The Society for Education and Training (SET) is part of the Education and Training Foundation (ETF) and is the only professional body for teachers, trainers and leaders within the Further Education (FE) and Training sector. It has 22 members. It reports on research and contemporary issues through its Intuition publication for members.

VETNET - European Research Network for Vocational Education and Training (LInk)

VETNET  is  a  network  of  researchers  interested  in  exploring  societal,  policy,  governance, organisational, institutional and individual factors that shape and explain vocational education, learning and training across the lifespan. It is an open network, which welcomes members and contributions from all over the world. With its publications VETNET aims to foster knowledge sharing and mutual learning among researchers and between research, practice and policy.

Workskills UK (Link)

WorldSkills UK is an independent charity and a partnership between employers, education and governments. They exist to raise standards in apprenticeships and technical education so to support the young people taking these pathways.

6. Journals/publications

To explore this topic further, we have noted careers research in the following publications: There can also be papers about vocational education and training in journals that cover specific industrial verticals in the economy, like Engineering or Construction.



Empirical Research in Vocational Education and Training (Link)

The main focus of this journal is to provide a platform for original empirical investigations in the field of professional, vocational and technical education, comparing the effectiveness, efficiency and equity of different vocational education systems at the school, company and systemic level. The journal fills a gap in the existing literature focusing on empirically-oriented academic research and stimulating the interest in strengthening the vocational part of the educational system, both at the basic and higher education level.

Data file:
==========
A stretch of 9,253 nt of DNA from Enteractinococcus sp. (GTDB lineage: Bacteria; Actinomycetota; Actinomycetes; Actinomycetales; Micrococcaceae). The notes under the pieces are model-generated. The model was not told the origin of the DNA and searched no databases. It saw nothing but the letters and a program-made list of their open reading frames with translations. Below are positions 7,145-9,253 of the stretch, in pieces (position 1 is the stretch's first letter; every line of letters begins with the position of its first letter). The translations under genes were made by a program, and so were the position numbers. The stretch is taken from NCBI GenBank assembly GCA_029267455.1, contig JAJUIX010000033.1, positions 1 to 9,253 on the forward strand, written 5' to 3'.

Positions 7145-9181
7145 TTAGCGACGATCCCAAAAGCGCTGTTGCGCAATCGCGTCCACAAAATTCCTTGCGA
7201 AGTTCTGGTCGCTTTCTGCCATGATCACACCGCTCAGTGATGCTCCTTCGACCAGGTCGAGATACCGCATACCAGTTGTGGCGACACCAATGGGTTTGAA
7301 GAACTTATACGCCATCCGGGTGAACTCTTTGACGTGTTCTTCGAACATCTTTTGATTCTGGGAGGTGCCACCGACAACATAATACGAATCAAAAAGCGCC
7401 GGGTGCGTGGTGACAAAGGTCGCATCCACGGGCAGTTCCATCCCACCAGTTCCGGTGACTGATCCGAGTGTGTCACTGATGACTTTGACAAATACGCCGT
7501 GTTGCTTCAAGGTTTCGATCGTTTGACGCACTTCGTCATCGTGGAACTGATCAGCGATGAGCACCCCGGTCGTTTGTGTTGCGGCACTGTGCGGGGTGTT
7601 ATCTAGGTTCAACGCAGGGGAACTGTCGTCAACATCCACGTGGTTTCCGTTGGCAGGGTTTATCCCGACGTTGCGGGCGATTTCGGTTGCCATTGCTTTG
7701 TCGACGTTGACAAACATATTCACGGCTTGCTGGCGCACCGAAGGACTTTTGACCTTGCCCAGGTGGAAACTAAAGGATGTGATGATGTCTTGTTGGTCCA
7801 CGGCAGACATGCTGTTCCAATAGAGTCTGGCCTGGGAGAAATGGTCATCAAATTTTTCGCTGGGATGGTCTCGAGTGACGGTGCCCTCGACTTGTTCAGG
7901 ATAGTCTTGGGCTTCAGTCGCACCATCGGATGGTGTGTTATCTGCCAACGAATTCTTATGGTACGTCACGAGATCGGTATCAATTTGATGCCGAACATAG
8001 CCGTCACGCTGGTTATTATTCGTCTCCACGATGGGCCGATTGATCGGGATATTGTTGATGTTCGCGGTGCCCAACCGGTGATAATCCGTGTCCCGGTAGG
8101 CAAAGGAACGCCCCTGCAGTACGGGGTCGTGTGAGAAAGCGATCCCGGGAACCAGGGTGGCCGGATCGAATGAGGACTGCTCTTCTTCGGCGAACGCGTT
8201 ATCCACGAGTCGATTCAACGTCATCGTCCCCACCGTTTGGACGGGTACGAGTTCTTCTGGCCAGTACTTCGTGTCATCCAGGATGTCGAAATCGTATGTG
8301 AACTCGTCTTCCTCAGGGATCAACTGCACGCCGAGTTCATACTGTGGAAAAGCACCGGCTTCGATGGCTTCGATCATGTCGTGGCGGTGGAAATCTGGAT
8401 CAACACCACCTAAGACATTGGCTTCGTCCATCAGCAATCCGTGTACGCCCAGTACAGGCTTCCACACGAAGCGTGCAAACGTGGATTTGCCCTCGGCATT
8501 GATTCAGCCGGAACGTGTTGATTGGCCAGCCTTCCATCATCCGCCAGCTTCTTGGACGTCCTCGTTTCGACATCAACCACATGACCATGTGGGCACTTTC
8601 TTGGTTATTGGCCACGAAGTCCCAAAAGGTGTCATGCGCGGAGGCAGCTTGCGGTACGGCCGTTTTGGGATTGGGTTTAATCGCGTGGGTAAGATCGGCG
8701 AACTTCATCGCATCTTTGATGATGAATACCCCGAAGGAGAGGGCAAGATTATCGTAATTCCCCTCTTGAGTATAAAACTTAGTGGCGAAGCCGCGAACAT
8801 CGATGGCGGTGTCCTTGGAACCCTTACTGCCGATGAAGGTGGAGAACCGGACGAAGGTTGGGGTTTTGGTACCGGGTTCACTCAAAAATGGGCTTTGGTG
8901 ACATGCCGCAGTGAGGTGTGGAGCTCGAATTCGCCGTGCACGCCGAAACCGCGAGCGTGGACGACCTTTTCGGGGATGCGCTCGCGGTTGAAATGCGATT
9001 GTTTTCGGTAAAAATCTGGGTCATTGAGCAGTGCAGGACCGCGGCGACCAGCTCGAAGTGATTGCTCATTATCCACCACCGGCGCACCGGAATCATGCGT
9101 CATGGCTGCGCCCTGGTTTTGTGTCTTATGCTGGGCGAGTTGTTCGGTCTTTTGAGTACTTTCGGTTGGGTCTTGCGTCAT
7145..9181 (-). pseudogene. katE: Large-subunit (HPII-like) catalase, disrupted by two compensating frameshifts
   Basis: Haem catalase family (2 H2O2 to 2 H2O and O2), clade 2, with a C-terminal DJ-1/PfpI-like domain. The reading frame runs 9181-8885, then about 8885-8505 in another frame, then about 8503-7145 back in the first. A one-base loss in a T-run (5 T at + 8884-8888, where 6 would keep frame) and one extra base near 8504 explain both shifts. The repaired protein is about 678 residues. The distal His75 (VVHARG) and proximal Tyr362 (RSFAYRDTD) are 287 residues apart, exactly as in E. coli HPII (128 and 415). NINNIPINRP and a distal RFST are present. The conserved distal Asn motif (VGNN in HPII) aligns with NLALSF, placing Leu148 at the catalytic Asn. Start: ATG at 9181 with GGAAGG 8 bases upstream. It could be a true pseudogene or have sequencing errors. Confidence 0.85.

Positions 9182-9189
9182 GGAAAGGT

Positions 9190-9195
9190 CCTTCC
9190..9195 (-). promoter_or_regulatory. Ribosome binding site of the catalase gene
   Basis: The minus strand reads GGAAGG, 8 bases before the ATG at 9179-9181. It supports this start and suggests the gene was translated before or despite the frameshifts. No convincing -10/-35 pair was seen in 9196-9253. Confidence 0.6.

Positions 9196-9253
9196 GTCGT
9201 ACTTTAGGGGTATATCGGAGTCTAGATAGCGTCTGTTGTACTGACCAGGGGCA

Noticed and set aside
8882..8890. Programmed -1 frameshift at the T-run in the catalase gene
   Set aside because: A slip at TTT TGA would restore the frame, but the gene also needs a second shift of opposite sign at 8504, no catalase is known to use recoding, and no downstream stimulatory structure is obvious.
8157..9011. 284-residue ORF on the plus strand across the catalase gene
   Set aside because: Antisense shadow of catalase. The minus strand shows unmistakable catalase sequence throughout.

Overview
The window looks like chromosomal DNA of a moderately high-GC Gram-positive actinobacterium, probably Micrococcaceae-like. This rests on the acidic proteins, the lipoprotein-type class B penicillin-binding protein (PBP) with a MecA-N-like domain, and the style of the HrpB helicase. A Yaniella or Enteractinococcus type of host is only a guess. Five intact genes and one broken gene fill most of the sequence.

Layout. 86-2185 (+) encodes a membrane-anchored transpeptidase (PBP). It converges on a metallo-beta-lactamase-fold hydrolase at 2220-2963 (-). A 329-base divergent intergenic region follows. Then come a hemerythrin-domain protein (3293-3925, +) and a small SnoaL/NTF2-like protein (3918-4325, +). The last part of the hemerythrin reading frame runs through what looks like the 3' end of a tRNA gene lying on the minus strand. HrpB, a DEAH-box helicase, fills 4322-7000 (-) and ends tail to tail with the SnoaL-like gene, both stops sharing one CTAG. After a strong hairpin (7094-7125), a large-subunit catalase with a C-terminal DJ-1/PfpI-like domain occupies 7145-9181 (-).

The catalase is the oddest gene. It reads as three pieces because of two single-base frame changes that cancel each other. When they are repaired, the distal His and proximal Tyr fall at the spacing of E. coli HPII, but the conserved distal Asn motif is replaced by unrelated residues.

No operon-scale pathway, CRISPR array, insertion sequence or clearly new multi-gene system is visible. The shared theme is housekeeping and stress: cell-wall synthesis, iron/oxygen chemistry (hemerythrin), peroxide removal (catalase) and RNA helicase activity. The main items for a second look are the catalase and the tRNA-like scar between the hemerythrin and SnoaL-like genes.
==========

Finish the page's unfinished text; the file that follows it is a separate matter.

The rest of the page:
Asia-Pacific Career Development Journal (Link)

This journal is part of the work for the Asia Pacific Career Development Association. The journal itself is is an international biannual scholarly journal dedicated to all career development and intervention related topics, such as career counselling, individual and organisational career development, work and leisure, career education, career coaching, and career management.

Australian Journal of Career Development (Link)

The journal focuses on current theory, practice and policy relating to the career development and work education field. The target audience includes professionals in educational and academic settings, community and government agencies, business and industrial settings

British Journal of Guidance and Counselling (Link)

The aim of the British Journal of Guidance & Counselling is to publish work that sets trends and provokes fresh thought and innovation in the practice and understanding of counselling, psychotherapy and career guidance. The journal seeks to communicate, enrich and advance theory, research, policy and practice in these fields. 

British Journal of Industrial Relations (Link)

A multidisciplinary, international journal of work, labour, and employment relations. It focuses on the institutions, policies, and practices associated with these relations and their implications for matters of economy and society.

Canadian Journal of Career Development (Link)

The journal covers career-related academic research and best practices from Canada and around the world. Studies often review relationships between individual characteristics and their outcomes, and also review or develop different counselling, guidance or coaching techniques.